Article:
Nabatean altars found in Pozzuoli

The remains of two altars from a Nabatean temple have been discovered on the seabed of Pozzuoli in southern Italy, the now-submerged heart of the ancient commercial port of Puteoli. The altars date to the first half of the 1st century A.D. and are similar to the larger, more complete great altar discovered in the same area by fishermen in 1965. The base of that altar bears the inscription DVSARI SACRVM, or “sacred to Dusares,” (aka Dushara) the head deity of the Nabatean pantheon and unique to the Nabatean religion.

The slots in the top of the altar slabs are votive niches that originally held betyls, sacred stones venerated as effigies of the gods. Traditional Nabatean religion was aniconic, meaning there were no figural representations of the gods. Instead, the gods were represented by cultic stelae/standing stones. A later colossal bust of Dushara was discovered in Pozzuoli and is now in the Vatican Museums. By this time his image had become fully Romano-Hellenized, so he was fully figural. As the head of the Nabatean pantheon, he was identified with Zeus and depicted as a man with a thick curly beard.

These finds bring the total number of Nabatean altar slabs and altar bases found in this area of sunken city to five since the first was discovered in the 18th century. (The first three — two bases and one slab — are now in the collections of the National Archaeological Museum of Naples and the Archaeological Park of Campi Flegrei at the Castle of Baiae.)

Founded as a Greek colony in 531 B.C., Puteoli was made a Roman colony in 195 B.C. and became Rome’s principal port at the center of the Mediterranean traffic in goods — wine, Tyrian purple, textiles, perfumes, jewels, etc — from and to Europe, the Levant and the Near East. Between the 1st century B.C. and the 1st century A.D., the merchants of Puteoli spread out far and wide in the Mediterranean world, establishing trade relations with local populations and securing lucrative contracts. The foreign producers and traders who traveled to Puteoli eventually formed permanent communities there with their own homes, shops, temples and cemeteries.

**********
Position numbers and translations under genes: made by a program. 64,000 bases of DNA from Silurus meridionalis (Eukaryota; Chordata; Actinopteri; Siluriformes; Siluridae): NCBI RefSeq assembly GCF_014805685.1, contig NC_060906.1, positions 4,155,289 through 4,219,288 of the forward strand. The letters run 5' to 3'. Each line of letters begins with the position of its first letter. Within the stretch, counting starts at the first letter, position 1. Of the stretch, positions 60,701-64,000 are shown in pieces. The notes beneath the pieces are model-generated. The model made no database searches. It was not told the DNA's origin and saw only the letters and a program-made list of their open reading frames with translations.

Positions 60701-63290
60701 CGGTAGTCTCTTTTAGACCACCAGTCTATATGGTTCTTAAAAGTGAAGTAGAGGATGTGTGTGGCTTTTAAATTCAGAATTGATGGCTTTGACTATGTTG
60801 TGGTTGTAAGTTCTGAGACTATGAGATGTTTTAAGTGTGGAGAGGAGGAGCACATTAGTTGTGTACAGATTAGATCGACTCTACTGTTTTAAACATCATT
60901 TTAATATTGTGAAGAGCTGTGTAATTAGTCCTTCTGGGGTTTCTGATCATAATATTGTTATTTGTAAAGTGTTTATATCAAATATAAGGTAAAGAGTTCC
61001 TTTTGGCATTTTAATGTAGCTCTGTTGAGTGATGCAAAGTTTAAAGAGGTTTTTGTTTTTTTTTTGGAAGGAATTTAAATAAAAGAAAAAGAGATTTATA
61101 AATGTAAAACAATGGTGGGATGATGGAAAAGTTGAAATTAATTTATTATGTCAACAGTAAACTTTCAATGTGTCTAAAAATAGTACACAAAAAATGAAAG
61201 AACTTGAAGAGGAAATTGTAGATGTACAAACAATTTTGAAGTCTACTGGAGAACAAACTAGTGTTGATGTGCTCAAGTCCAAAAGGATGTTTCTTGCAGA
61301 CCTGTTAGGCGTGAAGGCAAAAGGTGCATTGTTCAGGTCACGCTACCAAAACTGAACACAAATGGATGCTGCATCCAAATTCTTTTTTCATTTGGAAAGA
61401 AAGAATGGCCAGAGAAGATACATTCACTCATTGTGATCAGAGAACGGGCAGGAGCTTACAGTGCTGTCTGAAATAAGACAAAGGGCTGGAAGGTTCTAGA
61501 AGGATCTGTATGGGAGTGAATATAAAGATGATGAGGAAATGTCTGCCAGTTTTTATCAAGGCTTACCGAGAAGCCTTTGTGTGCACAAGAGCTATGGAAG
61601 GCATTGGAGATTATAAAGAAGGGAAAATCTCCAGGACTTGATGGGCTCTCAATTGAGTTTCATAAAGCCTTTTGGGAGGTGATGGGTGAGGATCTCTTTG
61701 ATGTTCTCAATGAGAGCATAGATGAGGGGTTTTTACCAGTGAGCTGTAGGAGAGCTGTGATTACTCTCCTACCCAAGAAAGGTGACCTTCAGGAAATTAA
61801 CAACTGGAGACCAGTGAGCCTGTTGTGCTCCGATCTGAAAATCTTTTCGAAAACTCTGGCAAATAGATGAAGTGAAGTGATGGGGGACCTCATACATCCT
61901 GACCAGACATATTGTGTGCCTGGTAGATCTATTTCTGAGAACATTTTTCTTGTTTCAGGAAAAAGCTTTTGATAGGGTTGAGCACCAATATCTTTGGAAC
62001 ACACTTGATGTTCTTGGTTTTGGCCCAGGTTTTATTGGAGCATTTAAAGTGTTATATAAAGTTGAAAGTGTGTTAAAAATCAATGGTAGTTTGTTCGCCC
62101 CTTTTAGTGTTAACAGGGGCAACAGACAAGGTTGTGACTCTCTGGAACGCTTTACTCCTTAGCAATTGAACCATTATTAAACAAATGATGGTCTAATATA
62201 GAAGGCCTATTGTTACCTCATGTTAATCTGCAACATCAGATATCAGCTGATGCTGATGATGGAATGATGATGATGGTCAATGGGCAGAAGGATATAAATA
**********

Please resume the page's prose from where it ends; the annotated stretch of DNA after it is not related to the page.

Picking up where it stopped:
The Nabateans, an Arab people whose territory at its apex in the 1st century B.C. stretched from the Euphrates to the Red Sea, controlled trade routes conveying luxury goods from the Indian Ocean and the Far East to the Arabian peninsula and southern Levant. The magnificent rock-cut capital of Petra in modern-day Jordan was the last stop of caravans on the lucrative spice and perfume routes before the goods were shipped overseas to Europe from the Port of Gaza. The kingdom became a vassal state of Rome in the 1st century B.C., albeit still very much independent, and was absorbed into the Roman empire by Trajan in 106 A.D.

Their trade interests put the Nabateans in business with Puteoli, which by the 1st century was the largest commercial port on the Mediterranean. The Nabatean community settled in the Vicus Lartidianus, the suburban neighborhood on the southern edge of Puteoli where the foreign merchants lived and transacted their business.

While the presence of the Nabatean temple was known from the discovery of the altars, its exact location, position and dimensions were not. The recent discovery of the altars and a new topographical survey have allowed researchers to pinpoint the precise position of the temple, as well as warehouses, imperial administration buildings and roads of the ancient port.